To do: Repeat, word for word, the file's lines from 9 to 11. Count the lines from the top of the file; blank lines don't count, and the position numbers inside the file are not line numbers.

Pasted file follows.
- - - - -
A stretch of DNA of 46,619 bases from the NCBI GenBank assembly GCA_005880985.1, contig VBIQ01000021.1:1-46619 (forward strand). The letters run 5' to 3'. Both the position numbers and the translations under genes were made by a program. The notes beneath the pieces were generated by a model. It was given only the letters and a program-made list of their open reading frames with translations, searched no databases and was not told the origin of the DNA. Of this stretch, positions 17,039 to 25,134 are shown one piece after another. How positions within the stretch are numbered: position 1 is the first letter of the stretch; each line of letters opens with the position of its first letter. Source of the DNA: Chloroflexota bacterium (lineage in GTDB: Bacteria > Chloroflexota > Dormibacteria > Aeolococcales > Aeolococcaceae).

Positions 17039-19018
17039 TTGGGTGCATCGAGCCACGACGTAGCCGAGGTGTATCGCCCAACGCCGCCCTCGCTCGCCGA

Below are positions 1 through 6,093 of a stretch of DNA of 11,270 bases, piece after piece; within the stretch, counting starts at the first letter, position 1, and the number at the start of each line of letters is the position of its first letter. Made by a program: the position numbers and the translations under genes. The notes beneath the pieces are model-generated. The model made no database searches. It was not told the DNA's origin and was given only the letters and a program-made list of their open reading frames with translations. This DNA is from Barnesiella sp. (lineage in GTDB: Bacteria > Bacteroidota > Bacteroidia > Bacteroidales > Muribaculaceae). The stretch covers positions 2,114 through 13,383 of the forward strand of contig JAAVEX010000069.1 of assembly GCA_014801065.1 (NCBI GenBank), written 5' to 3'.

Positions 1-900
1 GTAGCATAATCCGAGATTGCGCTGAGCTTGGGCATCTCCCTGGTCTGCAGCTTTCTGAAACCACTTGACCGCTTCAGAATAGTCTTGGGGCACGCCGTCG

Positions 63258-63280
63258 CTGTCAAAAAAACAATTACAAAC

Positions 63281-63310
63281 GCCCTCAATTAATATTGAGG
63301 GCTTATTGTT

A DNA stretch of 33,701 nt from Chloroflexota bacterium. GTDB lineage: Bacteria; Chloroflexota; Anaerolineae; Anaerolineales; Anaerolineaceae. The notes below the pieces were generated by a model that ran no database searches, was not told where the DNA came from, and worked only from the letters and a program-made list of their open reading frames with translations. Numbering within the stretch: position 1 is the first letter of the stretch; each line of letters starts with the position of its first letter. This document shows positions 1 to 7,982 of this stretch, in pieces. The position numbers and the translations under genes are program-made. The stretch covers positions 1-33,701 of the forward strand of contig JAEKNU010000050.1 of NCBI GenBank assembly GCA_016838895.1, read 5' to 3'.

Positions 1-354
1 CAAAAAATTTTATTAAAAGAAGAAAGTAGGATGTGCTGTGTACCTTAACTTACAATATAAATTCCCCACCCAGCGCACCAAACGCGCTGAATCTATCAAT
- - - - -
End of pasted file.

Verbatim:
Positions 63281-63310
63281 GCCCTCAATTAATATTGAGG
63301 GCTTATTGTT